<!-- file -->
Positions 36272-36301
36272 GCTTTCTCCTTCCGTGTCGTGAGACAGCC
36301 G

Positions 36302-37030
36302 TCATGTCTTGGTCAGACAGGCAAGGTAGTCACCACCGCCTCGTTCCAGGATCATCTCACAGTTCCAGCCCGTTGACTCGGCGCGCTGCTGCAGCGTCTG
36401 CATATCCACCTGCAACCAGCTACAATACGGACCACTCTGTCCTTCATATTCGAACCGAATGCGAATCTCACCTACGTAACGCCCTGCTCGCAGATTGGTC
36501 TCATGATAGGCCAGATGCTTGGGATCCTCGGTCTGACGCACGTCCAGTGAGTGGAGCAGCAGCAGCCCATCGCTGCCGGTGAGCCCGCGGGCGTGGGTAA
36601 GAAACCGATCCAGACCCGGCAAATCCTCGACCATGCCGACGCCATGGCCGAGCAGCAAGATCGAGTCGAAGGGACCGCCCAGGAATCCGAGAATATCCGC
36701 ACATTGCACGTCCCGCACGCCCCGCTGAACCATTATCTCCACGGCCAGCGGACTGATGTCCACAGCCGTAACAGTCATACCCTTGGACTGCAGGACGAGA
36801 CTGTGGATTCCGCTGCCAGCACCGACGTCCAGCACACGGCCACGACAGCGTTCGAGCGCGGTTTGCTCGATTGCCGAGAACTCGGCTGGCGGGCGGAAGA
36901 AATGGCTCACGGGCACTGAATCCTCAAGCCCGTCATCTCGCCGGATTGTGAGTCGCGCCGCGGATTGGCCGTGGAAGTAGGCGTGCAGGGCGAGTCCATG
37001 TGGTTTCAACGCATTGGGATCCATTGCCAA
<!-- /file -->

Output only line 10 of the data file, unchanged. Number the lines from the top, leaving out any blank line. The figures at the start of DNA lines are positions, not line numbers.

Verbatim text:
36801 CTGTGGATTCCGCTGCCAGCACCGACGTCCAGCACACGGCCACGACAGCGTTCGAGCGCGGTTTGCTCGATTGCCGAGAACTCGGCTGGCGGGCGGAAGA